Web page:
One year ago Nsimbini Primary School, based in Chesterville, Cato Manor celebrated the opening of their new R6 million facilities.
The facilities included the development of four newly built classrooms (with two classrooms built specifically for Grade R pupils), toilet facilities for Grade R pupils and pupils with physical disabilities, a state-of-the-art full service centre for pupils with educational difficulties and an amphitheatre.
Prior to this development, Nsimbini Primary School was overcrowded and had very few facilities and had to make use of a wooden cabin as a make-shift classroom to house over 60 Grade R pupils. At the time, they had a total of over 1000 pupils from Grade R to Grade Seven, with an average of 40 to 50 pupils per classroom and just 31 teachers.
“The community of Chesterville and Cato Manor is one that has very little access to resources and most of the people that stay here are unemployed and cannot afford school fees and transportation fees to send their children to schools in other areas. This meant that we had an overcrowding issue as they all sent their children to us” says Nsimbini Primary School Principal, Mr. Bhekuyise Ndlovu.
Mr. Ndlovu, who was born in Chesterville and attended Christopher Nxumalo Primary in the community, went onto say “Thanks to the contributions from KZN Department of Education and Suncoast for the construction of extra facilities, we have been able to take on a few more learners and focus on our core business, which is the development and education of our youth”.
Currently, Nsimbini Primary School accommodates 1091 pupils from all grades and has 32 full-time teachers educating an average of 31 students per class. The wooden cabin, which was used as a make-shift class room is now used as a storeroom for tables, chairs and other materials.
“At the moment we have 62 Grade R pupils between the two classrooms, and they are enjoying being in an actual classroom. Since moving into the classrooms we have noticed that the pupils are more engaging, eager to learn and are really enjoying themselves” says Grade R Teacher, Mrs. Mfeka.
The additional two classrooms built accommodate a total of 98 pupils from Grade 3 & 4 with the HOD office (attached to the building) accommodating Social Work students from the University of KwaZulu-Natal every year, thanks to an internship/agreement between the Primary School and UKZN.
“As you can imagine, some of the pupils that we have in the school come from poverty stricken families and are prone to violence and other bad things that as children they should not be exposed to. So we are thankful to UKZN that every year from July to November we have students who study social work and are able to come and consult with the children as we are unqualified to do so as teachers” says Mr. Ndlovu.
The state-of-the-art full service centre for children with learning difficulties, since being built has been used to facilitate annual eye tests for all pupils in the school and is operating at 50% capacity.
“We are using the centre to also train our teachers on how to deal with some Grade R pupils with learning difficulties. At this moment in time we are awaiting the employment of a fully trained and qualified counsellor and an administrator in order to get the centre up and running at full capacity” says Mr. Ndlovu.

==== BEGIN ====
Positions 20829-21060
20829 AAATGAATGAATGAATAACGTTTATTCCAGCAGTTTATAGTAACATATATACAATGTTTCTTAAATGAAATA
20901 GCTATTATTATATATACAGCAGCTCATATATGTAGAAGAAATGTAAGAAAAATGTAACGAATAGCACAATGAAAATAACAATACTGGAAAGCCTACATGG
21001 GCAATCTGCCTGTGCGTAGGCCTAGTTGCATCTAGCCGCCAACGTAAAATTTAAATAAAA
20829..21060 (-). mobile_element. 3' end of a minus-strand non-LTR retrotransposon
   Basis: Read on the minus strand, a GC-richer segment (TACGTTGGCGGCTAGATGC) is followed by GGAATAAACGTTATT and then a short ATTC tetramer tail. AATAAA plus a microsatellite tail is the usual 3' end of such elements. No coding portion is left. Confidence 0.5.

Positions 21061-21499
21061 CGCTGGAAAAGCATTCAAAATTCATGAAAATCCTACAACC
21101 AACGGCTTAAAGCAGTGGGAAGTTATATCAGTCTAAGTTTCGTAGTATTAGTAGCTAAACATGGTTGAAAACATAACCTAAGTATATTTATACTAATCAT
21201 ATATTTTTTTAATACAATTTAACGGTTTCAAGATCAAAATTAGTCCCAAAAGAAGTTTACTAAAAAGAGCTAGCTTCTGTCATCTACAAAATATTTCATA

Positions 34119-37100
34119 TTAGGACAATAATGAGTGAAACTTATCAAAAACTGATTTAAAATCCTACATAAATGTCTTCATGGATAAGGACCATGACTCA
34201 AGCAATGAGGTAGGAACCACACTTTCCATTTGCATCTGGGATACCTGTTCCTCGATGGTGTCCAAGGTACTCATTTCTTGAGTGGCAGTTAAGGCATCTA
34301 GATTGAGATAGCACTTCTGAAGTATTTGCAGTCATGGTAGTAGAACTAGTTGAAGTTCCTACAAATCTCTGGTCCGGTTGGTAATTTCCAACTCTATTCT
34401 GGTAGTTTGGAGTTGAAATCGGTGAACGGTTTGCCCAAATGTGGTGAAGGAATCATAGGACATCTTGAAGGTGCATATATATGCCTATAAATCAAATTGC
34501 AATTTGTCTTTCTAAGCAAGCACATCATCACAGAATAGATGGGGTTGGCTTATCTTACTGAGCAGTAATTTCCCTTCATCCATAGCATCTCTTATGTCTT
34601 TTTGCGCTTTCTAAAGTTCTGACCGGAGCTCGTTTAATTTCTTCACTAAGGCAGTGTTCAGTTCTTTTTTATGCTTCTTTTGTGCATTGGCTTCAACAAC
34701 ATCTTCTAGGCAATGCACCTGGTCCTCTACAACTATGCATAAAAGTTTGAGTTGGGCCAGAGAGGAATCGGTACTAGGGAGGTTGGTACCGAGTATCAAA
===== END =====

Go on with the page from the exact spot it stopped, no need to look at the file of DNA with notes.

Thanks to the building of the amphitheatre, the school is able to host morning assembly, and accommodate pupils during lunch. The amphitheater has also assisted the local community in hosting their monthly community meetings.
“The creation of these facilities has not only benefited the school but has also benefited the community, the full service centre is used by the community for all children with learning difficulties and on Sundays, we have various churches within the community using our classes for services” says Mr. Ndlovu.
Nomanisa Maxhakane is the grandmother of two grandchildren who attend Nsimbini Primary School – one in Grade R and one in Grade 4.
“I am so grateful that Nsimbini Primary School received extra classrooms,” Maxhakane says. “My grandchild in Grade 4 has shown tremendous improvement since her class moved into the new classrooms. They are now able to learn and take part in class activities in a decent environment. The class size is also so much better – before there was one big Grade R class – now there are two. We really appreciate the amazing work done.”
One year on, SUNCOAST Executive Director, Mike Dowsley said, “It is great to see children laughing, reading and learning. We are extremely glad to see the huge difference these facilities have made and the pride that these children have today and we look forward to watching them develop and grow into future captains of various industries. We are proud to be a part of this school and community and look forward to continuing to share such experiences within the Chesterville district”.
SUNCOAST first came to hear and visit Nsimbini Primary School in 2011, through Vukukhanye, a non-profit and public benefit organization formed in 2002. Headed by CEO, Dr. Anthony van der Meulen, Vukukhanye is SUNCOAST’s main CSI beneficiary through, SUNCOAST funding. Vukukhanye runs the Bursary Project and other community projects and initiatives.
“You know, it is evidently clear that there is a world of a difference to Nsimbini Primary School. The children have beaming smiles and so do the educators, it is great that such organisations care enough to not only do something about it but also exceed the call of duty”, says Vukukhanye CEO, Dr Anthony van der Meulen.